Nissan hopes the new Leaf, above, will find a customer base interested in the value that the car offers in a crowded electric-vehicle market
Nissan
By Justin Worland
Updated: September 22, 2017 10:10 AM ET | Originally published: September 21, 2017

Driving the new Nissan Leaf will take an uninitiated electric-car operator–like me–by surprise. During a two-day test drive on Washington, D.C.–area streets and highways, the Leaf accelerated fast, ran silently and allowed me to use a feature letting the driver never touch the brake pedal. Add to that a sleek redesigned exterior and you have a vehicle that will impress even a hardened electric-vehicle skeptic.

But those elements are just part of what Nissan says will make this car a success when it hits the market early next year. Indeed, the Leaf’s impressive set of features still faces stiff competition from Tesla’s most affordable model, which offers greater range and a hotter brand name.

Nissan is betting that the Leaf’s value–including its ample features and moderate price tag–will persuade potential buyers to leave traditional cars behind. The Leaf starts at just below $30,000, and the price can drop by a quarter with tax incentives. “We only set out to design, produce and sell a mass-market electric vehicle,” says Brian Maragno, Nissan’s director of electric-vehicle marketing and sales. That “means affordability, with the right balance of content and capabilities.”

The move to distinguish the Leaf–the world’s most popular electric car–in an increasingly crowded field of around 30 models comes at a pivotal time. Analysts expect demand for the cars to grow globally in the coming years. In part, those gains will come from simple awareness and word of mouth. More significantly, they will come from the fact that governments around the world keen on eliminating air pollution and tackling climate change have instituted policies to make electric vehicles more affordable, if not mandatory.

The U.K. and France have said their countries will ban fossil-fuel-powered vehicles by 2040. Even China has said it will push automakers to end sales of nonelectric cars, though the date remains uncertain. The U.S. is taking a different tack. In recent years, fuel-economy standards tightened by former President Barack Obama pushed automakers to offer electric vehicles. But automakers also complained, and the Trump Administration has promised to review the policy.

Still, some incentives remain, including a generous federal tax credit of up to $7,500. But tepid U.S. policy support for electric vehicles means automakers will need to change consumer perceptions to attract customers, at least in the short term, says Josh Linn, an energy and environment researcher at the nonpartisan think tank Resources for the Future.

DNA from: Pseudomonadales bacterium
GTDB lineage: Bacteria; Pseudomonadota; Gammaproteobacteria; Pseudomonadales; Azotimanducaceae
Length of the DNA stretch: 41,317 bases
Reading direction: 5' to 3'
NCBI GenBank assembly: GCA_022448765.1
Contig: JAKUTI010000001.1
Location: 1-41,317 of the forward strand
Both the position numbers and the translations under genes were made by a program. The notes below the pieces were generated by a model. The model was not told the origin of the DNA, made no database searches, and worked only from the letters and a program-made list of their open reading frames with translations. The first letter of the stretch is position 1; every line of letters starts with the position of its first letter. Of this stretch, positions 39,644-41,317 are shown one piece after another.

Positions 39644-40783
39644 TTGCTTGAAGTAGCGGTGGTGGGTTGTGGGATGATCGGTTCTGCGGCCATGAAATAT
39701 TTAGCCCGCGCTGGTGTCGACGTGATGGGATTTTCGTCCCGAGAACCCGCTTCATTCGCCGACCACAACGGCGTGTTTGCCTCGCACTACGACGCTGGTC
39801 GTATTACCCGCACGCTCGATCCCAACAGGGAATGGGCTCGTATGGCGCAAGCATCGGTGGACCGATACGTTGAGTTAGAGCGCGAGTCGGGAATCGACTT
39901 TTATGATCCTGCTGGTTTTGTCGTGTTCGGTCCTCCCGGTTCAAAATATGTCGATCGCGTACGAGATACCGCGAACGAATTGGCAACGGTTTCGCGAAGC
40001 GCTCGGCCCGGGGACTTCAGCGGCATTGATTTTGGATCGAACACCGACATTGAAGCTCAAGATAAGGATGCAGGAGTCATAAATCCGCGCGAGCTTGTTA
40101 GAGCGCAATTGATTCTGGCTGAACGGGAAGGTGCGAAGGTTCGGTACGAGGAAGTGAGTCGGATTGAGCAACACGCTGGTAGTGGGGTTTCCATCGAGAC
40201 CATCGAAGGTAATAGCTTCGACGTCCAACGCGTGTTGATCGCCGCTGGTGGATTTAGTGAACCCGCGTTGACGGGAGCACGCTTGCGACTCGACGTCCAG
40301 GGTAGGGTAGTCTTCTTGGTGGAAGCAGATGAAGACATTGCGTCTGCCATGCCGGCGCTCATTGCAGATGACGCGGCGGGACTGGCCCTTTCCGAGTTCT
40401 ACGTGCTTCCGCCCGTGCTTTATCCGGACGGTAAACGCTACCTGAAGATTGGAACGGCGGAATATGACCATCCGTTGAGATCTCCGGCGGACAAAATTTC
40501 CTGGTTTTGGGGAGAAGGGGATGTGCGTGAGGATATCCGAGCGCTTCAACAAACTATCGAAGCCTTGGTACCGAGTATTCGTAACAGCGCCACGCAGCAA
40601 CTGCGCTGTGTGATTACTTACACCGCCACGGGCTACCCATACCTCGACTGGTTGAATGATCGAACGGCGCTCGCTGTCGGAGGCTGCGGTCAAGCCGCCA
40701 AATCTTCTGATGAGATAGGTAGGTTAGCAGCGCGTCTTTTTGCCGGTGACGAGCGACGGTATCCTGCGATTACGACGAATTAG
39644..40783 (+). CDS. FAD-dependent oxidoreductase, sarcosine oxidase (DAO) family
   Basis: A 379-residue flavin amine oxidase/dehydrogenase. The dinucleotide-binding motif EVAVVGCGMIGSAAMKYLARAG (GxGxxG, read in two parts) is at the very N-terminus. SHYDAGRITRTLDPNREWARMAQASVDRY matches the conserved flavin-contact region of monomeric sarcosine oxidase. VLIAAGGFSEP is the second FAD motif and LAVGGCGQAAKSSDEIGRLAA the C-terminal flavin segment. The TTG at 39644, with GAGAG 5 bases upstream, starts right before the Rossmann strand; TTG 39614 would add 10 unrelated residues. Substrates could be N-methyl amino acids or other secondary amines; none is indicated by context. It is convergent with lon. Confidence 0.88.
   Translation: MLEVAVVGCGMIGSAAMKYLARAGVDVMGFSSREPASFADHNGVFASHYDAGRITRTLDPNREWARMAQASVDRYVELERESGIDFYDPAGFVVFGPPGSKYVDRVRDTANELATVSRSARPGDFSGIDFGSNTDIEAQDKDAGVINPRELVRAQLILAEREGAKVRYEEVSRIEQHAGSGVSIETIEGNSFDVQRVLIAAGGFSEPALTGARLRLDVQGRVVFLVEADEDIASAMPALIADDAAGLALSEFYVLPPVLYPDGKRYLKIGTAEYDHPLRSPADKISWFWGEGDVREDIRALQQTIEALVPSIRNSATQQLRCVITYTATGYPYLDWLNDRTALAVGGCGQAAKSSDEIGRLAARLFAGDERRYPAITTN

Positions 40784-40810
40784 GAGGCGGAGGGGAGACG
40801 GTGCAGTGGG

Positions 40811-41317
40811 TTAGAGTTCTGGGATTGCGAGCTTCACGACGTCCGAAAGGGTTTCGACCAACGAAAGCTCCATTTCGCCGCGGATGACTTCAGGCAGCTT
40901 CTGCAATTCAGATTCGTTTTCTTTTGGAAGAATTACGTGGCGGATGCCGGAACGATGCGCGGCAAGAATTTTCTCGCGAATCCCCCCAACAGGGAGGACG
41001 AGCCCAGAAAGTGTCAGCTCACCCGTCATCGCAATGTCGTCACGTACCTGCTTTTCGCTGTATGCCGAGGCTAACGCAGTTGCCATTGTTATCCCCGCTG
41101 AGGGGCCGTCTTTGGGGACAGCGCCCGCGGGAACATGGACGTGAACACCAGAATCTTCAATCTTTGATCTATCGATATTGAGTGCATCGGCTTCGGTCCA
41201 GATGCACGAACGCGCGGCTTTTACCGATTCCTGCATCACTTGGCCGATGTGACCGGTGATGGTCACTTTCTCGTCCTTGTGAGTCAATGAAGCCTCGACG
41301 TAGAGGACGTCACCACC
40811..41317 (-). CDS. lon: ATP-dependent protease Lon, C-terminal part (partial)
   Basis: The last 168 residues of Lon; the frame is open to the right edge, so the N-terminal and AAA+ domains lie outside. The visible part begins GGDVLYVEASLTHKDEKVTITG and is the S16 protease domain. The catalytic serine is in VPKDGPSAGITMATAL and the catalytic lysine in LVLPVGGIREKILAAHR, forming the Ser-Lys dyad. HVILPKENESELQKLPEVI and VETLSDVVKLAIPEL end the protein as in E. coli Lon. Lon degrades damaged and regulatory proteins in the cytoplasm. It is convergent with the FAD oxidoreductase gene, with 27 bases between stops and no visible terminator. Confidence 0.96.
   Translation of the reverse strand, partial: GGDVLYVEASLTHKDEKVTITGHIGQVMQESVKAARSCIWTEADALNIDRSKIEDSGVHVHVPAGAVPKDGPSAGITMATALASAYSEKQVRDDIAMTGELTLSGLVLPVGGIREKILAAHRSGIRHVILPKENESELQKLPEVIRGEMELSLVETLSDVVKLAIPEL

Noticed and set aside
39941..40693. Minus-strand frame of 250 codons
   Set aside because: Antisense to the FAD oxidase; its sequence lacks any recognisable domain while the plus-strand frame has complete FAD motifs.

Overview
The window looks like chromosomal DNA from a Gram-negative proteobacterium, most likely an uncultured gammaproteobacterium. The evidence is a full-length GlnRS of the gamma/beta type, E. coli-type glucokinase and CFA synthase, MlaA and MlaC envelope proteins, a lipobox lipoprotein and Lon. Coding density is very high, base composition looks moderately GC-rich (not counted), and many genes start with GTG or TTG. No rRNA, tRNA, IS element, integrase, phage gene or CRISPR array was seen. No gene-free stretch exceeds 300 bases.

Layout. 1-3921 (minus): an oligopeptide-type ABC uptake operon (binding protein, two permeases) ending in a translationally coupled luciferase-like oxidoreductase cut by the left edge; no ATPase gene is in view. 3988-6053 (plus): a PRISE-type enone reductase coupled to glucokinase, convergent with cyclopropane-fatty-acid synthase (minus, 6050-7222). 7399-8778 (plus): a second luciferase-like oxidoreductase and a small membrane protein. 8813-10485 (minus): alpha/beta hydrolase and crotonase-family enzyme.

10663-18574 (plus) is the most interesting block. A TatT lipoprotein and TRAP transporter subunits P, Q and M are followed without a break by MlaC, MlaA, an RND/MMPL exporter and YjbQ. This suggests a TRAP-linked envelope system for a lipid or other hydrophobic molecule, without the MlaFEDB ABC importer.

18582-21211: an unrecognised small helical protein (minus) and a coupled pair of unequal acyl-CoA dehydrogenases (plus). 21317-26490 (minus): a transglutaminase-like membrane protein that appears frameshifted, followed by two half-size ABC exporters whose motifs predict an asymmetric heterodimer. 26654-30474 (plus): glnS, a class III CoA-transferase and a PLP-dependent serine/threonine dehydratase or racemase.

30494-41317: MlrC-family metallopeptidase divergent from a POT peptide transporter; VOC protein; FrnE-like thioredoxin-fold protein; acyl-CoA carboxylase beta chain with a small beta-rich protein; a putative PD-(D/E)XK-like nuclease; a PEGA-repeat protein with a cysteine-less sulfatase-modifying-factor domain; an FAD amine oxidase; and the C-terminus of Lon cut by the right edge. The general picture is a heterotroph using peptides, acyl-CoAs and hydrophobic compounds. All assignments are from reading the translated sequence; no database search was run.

“The greater demand over time will stimulate automakers to invest in technologies, and eventually that will have an effect on the U.S. market,” says Linn. But “the bigger challenge right now is how consumers perceive the vehicles.”

That’s been the trouble in the electric-vehicle game for years, and automakers have confronted it with different approaches. Tesla began by offering cars with all the bells and whistles but at a price that can exceed $80,000. On the opposite end, the cost of a Mitsubishi i-MiEV can dip below $20,000 with tax incentives, but the car might be confused for a glorified golf cart.

The market has grown quickly, with more than 140,000 electric vehicles sold last year in the U.S., up from less than 20,000 in 2011. And automakers keep betting that number will increase. Daimler AG said Thursday it will invest $1 billion to produce Mercedes-Benz electric vehicles in Alabama. But there is still a long way to go for electric vehicles to break through into the mainstream. Just a fraction of the 17.5 million total vehicles sold last year in the U.S.

The makers of the Leaf think their product offers something different that consumers will want, but they’re not ignorant of the challenges. “Our parents, our parents’ parents, our parents’ parents’ parents never drove a car like this,” says Maragno. “We’re talking about generations of internal-combustion vehicles, and now we’re making a switch.”

Behind the wheel, I feel confident that previous generations would have gotten used to it. The Leaf may or may not reinvigorate the electric-vehicle market, but at the very least, no one who sets eyes on this car or gets behind the wheel can say electric cars have nothing to offer.

This appears in the October 02, 2017 issue of TIME.

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